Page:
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half that distance. we were now ordered by Lieut [Lieutenant] Colo [Colonel] Douglass to stack arms. sling knapsacks, and go back and help other companies bring up their bagage [baggage] . after we had brought up ours without the aid of any of them, by pushing at the wheels ourselves. Although we had sent the horses back twice. He ordered Capt [Captain] McCallay to send his men back. But Capt [Captain] . refused to send his men back. but remarked that he did not object to their going if they wished. My horses may be imposed upon but my men shall not be made pack horses. You then refuse to obey? (sais [says] Douglas) Capt [Captain] I do — If my men wish to go I do not object but I'll give no orders, Douglass, then I'll report you. Capt [Captain] as you please, we now moved forward half mile & struck camp for the night,

Tuesday, Oct. [October] 22, [View Civil War timeline for this date | View Jenkins Chronology]

moved on five miles into the Tennessee & Virginia Turnpike road a distance of five miles, over a new cut road through a wilderness, of chestnut and blackjack growth, and struck camp again on a hillside. where we

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blockaded the tent door. to half stand & half lay to repose & rest our wearyed [wearied], bodies, and awoke in the morning to find a steady rain fall [rainfall], which lasted untill [until] 9 oclock [o'clock] . being the third succeeding night that we had witnessed the same, 9 oclock [o'clock] the rain ceased and we marched on in direction for Raleigh. Court house, the wind began to blow severely & the [added text: weather] became very chilly, with a very muddy road we now traveled 8 miles. struck camp with only 15 pounds flour to 60 men for the next days ration. here we pressed a lot of Pumpkin which I volunteered to stew. in order to mix with the flour. which we did. making a considerable addition to the quantity of biscuit our morcel [morsel] of flour alone, would have made my task being complete I retired to rest at 1 oclock [o'clock] in the morning.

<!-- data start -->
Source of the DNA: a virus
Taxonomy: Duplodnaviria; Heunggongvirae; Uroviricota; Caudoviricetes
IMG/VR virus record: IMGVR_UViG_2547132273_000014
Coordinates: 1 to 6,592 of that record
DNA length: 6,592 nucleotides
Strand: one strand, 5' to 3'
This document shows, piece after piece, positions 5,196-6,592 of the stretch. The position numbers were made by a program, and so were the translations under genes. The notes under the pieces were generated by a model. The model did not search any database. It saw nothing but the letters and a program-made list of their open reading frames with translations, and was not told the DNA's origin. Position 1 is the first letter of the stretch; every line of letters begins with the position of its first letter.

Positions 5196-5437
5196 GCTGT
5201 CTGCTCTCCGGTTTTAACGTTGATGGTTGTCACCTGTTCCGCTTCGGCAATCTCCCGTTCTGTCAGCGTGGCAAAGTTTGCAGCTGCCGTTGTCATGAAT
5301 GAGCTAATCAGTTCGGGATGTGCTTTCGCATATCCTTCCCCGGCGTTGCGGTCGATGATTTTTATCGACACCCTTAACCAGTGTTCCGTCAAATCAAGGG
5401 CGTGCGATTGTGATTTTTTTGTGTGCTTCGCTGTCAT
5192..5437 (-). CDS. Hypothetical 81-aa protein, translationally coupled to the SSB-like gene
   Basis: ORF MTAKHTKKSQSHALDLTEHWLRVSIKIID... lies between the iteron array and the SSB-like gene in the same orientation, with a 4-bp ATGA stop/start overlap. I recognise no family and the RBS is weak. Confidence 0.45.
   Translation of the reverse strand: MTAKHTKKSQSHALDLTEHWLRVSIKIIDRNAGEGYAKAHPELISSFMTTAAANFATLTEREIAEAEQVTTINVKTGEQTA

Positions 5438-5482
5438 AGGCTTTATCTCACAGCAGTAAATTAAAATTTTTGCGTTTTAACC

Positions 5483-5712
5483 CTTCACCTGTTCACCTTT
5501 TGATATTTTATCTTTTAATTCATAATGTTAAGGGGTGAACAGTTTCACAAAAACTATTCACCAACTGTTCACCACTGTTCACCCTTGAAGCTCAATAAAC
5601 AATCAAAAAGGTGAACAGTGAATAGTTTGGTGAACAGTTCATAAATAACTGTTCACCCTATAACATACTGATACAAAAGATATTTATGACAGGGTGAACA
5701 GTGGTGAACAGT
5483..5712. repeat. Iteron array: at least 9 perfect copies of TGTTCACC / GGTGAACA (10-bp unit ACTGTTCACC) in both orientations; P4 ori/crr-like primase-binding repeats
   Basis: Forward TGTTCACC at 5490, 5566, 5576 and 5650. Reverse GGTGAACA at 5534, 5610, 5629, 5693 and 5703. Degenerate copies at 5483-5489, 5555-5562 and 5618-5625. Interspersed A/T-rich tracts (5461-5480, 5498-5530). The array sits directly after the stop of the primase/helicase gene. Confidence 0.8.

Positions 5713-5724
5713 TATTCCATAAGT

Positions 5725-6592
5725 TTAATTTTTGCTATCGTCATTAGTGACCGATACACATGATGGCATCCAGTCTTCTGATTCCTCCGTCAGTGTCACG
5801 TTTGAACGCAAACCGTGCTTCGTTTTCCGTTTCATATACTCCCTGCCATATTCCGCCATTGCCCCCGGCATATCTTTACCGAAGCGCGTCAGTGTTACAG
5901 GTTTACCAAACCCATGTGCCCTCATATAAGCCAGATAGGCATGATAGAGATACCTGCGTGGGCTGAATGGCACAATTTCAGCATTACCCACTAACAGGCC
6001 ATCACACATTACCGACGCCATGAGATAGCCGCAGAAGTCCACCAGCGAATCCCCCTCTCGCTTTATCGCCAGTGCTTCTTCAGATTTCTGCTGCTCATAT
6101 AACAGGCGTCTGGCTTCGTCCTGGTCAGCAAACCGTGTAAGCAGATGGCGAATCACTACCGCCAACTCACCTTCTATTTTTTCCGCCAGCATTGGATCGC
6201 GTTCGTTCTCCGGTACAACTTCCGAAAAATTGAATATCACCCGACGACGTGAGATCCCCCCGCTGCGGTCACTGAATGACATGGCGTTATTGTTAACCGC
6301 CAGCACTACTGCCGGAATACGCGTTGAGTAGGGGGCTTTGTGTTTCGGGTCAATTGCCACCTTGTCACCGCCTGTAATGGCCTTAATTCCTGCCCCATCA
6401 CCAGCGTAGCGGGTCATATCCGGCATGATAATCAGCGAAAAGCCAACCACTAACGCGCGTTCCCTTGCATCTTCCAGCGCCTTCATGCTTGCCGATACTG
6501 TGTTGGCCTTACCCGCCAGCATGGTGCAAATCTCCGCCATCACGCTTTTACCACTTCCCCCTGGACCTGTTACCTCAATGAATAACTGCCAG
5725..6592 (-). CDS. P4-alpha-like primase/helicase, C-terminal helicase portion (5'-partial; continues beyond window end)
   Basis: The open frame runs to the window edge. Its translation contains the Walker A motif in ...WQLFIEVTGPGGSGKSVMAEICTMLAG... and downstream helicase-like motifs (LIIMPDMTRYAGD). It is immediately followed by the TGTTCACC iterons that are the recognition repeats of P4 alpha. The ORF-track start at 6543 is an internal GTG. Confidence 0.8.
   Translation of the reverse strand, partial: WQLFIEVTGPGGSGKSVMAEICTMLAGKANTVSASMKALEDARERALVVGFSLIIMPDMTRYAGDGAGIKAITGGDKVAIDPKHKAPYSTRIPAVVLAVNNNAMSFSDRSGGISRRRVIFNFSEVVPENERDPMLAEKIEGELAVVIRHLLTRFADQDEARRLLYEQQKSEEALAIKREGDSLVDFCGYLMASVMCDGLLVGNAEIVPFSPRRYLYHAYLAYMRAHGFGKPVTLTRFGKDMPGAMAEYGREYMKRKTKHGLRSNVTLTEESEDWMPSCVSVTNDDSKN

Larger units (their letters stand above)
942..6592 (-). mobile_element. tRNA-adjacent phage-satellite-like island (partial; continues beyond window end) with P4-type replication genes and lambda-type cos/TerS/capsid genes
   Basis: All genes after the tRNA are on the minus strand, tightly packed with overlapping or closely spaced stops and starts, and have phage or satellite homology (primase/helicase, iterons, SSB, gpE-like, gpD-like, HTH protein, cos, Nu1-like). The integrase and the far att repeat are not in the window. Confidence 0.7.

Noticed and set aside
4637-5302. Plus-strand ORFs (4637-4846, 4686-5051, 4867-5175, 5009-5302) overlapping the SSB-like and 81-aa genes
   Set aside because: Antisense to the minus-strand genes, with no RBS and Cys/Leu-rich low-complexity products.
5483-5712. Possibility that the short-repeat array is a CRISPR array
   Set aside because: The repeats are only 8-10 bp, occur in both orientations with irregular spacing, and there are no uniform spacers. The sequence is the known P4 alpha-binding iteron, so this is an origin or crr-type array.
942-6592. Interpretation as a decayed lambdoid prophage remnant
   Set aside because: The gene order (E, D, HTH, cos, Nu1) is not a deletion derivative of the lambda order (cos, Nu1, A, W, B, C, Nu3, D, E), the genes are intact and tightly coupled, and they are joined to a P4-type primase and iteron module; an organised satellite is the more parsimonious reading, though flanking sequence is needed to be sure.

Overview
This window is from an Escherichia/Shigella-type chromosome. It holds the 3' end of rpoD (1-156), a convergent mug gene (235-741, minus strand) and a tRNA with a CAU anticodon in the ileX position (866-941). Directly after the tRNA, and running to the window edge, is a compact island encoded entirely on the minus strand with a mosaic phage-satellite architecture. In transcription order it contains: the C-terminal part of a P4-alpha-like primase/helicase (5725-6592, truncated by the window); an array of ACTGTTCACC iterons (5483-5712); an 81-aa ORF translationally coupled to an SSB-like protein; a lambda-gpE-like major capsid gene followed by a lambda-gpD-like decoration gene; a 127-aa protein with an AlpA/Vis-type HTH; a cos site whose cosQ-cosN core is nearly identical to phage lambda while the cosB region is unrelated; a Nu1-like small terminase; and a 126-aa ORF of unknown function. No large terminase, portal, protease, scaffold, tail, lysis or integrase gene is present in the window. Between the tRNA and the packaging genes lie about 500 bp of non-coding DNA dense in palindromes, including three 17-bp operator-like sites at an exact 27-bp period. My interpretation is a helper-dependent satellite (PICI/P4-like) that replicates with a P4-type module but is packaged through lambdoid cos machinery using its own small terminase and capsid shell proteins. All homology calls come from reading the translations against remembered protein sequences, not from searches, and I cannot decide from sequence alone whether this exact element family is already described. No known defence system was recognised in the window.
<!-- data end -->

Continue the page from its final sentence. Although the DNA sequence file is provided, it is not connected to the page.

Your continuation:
Thursday Oct [October] 24th. , [View Civil War timeline for this date]

The regiment called into line by Lieut [Lieutenant] Colo [Colonel] . Douglass then formed into a hollow square, The Lieut [Lieutenant] Colonel,, in the centre [center] . mentioned his efforts to do his duty. since being in command. The much esteemed (Ector. being sick. and unable to command)

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then mentioned his intention to resig[deleted text: t] n after the present fall campaign, this was good news and glad tidings to a majority of the regiment since he. (Douglass) had become very unpopular,, he then wound up with orders for the regiment to march this day in battallion [battalion] line, of four ranks. no man allowed to leave his place in line. each Capt [Captain] ordered to see this order executed, notwithstanding that the road is horribly muddy. and difficult to get along. with the privalege [priviledge] of picking the road, this order was not adhered to for we had gone not more than 100 yards when we came to a mud hole perhapse [perhaps] two feet deep and our ranks were split from one end to the other of the line. after going two miles we crossed piny [piney] creek. a large rocky beded [bedded] swift running current westwardly [westward] our way following its bank. through mud (or properly slop) from shoe mouth to one foot deep, for one mile, to where we were supprised [surprised] to see another stream coming eastwardly of about equil [equal] size coming immediately in contact [added text: one] with the other, now as the waters